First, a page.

1832 and in 1839; his short Ministry in 1834-35; six
years more in opposition ; and lastly, his great Adminis-
tration (1841-46) and few closing years.

Of the three-and-twenty years comprised, three are
memorable for crises in his career reviewed in later life by
himself. On the gomgja Catholic Relief Biltihe prepared a
Memoir incorporating * all the documents that appeared
necessary or useful for the complete elucidation of the
events ' attending its origin and progress into law ; of his
first Ministry he left a Narrative with a few selected letters ;
on the^lepeal of the Corn Lawe^e also wrote a Memoir.
AU these were published soon after his death.

Hence arose a dilemma in editing his general corre-

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[6] SIR ROBERT PEEL

spondence. To reprint the most interesting letters of
those three years would overfill the book; to exclude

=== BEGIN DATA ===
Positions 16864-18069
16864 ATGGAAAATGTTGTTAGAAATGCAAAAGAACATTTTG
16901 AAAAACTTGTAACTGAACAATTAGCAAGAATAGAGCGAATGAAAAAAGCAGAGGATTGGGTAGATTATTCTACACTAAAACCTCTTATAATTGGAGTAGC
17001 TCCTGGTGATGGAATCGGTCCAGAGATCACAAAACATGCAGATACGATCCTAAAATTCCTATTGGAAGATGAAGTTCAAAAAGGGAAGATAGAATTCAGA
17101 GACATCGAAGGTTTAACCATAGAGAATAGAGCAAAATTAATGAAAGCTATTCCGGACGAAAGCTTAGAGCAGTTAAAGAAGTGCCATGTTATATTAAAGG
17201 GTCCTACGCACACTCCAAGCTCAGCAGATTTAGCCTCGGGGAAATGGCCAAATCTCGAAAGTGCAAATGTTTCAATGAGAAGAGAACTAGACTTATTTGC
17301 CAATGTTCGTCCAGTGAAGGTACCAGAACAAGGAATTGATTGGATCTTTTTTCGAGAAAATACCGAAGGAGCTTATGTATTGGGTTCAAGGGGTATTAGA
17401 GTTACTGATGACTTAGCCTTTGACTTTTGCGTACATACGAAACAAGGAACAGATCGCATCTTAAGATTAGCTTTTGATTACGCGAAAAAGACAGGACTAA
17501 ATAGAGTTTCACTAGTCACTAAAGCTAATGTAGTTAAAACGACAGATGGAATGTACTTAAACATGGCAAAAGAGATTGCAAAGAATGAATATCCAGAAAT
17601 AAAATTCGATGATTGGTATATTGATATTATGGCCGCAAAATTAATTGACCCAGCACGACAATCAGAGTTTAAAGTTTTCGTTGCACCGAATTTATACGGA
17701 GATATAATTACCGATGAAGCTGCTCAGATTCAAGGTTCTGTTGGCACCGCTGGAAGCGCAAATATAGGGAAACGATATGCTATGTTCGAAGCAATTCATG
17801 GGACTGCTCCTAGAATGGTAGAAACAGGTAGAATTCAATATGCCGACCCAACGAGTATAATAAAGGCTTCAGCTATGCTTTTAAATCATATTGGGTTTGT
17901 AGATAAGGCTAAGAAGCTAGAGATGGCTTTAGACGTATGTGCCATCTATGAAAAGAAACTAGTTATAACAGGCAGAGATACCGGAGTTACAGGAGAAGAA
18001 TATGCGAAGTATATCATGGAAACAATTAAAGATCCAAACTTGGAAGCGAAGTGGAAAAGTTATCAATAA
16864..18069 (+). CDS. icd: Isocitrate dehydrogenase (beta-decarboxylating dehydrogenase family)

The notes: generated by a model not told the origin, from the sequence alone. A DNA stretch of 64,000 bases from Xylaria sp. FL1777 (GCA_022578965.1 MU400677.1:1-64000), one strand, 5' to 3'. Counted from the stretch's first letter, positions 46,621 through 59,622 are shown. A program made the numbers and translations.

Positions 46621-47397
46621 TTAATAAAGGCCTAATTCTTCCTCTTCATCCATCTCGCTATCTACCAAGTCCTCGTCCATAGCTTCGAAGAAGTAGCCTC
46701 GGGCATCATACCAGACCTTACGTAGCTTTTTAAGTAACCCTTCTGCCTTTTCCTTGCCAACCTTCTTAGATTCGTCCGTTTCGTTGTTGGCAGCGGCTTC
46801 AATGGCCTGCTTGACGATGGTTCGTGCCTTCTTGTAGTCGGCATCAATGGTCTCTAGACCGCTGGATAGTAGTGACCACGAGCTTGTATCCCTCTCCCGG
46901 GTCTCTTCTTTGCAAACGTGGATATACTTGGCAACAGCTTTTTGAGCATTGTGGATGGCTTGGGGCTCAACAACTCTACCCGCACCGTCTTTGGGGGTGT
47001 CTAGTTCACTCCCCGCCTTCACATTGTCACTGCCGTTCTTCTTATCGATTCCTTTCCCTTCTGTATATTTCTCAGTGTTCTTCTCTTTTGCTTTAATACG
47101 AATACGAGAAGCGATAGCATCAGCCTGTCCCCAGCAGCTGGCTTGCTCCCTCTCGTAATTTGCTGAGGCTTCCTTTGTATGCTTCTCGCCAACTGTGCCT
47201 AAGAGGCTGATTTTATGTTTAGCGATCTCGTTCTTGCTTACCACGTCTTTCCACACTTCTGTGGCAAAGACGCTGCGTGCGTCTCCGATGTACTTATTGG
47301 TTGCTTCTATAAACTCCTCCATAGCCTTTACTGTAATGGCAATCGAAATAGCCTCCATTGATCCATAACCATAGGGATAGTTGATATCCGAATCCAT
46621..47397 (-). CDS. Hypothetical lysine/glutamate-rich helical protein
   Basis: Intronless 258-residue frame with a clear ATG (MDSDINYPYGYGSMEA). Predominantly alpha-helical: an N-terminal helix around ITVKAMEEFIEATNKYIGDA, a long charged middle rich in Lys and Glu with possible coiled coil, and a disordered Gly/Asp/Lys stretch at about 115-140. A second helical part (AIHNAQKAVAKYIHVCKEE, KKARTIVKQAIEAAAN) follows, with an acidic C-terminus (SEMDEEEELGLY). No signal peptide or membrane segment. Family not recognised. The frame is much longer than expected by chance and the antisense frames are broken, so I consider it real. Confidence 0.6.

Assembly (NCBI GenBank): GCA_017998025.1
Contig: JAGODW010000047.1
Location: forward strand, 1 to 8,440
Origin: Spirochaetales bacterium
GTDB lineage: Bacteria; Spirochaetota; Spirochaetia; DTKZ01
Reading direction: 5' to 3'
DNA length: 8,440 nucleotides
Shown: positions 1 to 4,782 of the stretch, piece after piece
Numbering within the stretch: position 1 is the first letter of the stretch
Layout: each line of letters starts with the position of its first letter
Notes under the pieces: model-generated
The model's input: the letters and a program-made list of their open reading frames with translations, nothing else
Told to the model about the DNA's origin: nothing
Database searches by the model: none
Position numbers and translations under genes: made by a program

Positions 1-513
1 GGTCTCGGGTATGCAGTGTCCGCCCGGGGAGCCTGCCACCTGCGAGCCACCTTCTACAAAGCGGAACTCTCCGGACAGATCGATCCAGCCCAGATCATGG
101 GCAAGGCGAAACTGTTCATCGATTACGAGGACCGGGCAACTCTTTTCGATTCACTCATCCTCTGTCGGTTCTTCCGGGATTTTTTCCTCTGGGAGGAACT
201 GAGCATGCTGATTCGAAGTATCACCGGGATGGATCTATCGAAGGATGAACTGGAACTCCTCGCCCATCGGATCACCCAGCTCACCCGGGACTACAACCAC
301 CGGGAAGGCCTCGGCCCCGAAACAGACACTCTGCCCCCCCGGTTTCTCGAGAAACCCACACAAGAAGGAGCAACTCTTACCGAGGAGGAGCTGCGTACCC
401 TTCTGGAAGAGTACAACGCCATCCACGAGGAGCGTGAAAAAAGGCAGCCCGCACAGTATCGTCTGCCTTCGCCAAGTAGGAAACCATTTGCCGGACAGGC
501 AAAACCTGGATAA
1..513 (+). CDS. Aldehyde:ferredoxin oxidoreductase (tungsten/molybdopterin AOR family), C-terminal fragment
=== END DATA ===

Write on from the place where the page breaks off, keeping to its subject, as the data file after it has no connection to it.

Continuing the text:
them altogether would impair its value as a continuous
record of Peel's public life from his own hand. It seemed
best to take a middle course. The Memoirs are briefly
cited, but so far only as may suffice to keep the biographical
interest unbroken.

One point needs special explanation. In his Corn
Law Memoir, Sir Robert Peel embodied letters of historical
importance which had passed between him and the Queen.
When the Memoir was pubUshed in 1857, these could not
be included ; the events were then too recent, and many
of the actors were still upon the stage. But now, by her
Majesty's gracious permission, the letters are given in full.
Readers will kindly allow for any difficulties caused by their
being disjoined from the original context.

The Trustees have ventured also to submit to her